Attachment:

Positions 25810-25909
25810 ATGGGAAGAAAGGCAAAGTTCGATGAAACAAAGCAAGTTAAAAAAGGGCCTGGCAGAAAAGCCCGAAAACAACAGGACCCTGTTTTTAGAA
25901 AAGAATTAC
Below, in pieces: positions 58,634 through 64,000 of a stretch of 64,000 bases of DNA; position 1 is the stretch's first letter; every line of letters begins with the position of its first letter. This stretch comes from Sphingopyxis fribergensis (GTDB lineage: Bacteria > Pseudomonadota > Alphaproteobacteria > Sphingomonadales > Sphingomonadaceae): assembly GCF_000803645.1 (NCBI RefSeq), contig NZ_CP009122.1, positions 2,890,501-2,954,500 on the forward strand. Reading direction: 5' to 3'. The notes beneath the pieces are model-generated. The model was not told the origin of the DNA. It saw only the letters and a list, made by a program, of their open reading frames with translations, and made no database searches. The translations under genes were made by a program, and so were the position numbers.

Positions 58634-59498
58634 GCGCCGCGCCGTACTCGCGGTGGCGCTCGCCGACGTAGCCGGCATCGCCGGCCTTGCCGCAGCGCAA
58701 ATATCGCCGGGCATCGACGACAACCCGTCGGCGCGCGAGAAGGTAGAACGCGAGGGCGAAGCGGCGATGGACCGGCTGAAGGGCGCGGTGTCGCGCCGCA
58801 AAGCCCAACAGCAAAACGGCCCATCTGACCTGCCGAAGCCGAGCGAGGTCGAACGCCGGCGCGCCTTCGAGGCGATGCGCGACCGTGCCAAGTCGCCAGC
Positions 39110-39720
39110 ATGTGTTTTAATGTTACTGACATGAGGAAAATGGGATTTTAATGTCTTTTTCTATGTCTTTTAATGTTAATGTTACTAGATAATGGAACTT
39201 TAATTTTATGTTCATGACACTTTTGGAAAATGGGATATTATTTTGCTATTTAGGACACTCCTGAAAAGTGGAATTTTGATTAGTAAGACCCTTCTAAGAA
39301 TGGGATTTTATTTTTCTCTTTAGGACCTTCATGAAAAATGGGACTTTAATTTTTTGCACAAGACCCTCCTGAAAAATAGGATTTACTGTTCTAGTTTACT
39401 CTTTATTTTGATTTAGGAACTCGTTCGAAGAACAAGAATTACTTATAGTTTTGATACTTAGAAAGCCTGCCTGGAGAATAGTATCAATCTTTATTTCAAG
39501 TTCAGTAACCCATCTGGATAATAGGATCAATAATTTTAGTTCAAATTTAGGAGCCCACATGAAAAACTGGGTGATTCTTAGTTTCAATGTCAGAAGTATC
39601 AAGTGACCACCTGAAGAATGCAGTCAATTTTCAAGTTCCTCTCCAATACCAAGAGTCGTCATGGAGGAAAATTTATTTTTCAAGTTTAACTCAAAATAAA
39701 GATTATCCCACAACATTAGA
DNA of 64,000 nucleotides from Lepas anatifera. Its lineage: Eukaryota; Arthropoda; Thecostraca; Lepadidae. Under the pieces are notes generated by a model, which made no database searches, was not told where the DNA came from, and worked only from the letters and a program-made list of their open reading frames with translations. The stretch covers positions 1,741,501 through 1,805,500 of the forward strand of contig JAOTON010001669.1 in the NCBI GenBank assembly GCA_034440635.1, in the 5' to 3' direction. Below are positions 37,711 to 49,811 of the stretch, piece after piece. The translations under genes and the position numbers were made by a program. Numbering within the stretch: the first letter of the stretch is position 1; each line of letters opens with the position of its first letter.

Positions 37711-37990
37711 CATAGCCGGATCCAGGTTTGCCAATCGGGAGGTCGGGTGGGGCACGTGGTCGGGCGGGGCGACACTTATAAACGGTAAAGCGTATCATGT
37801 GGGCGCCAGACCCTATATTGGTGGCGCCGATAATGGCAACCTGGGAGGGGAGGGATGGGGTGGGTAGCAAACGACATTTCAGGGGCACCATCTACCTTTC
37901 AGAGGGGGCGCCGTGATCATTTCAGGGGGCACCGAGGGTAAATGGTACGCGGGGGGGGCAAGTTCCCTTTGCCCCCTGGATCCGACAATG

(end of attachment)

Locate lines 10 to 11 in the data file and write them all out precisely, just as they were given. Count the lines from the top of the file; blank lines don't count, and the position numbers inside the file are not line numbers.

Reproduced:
39110 ATGTGTTTTAATGTTACTGACATGAGGAAAATGGGATTTTAATGTCTTTTTCTATGTCTTTTAATGTTAATGTTACTAGATAATGGAACTT
39201 TAATTTTATGTTCATGACACTTTTGGAAAATGGGATATTATTTTGCTATTTAGGACACTCCTGAAAAGTGGAATTTTGATTAGTAAGACCCTTCTAAGAA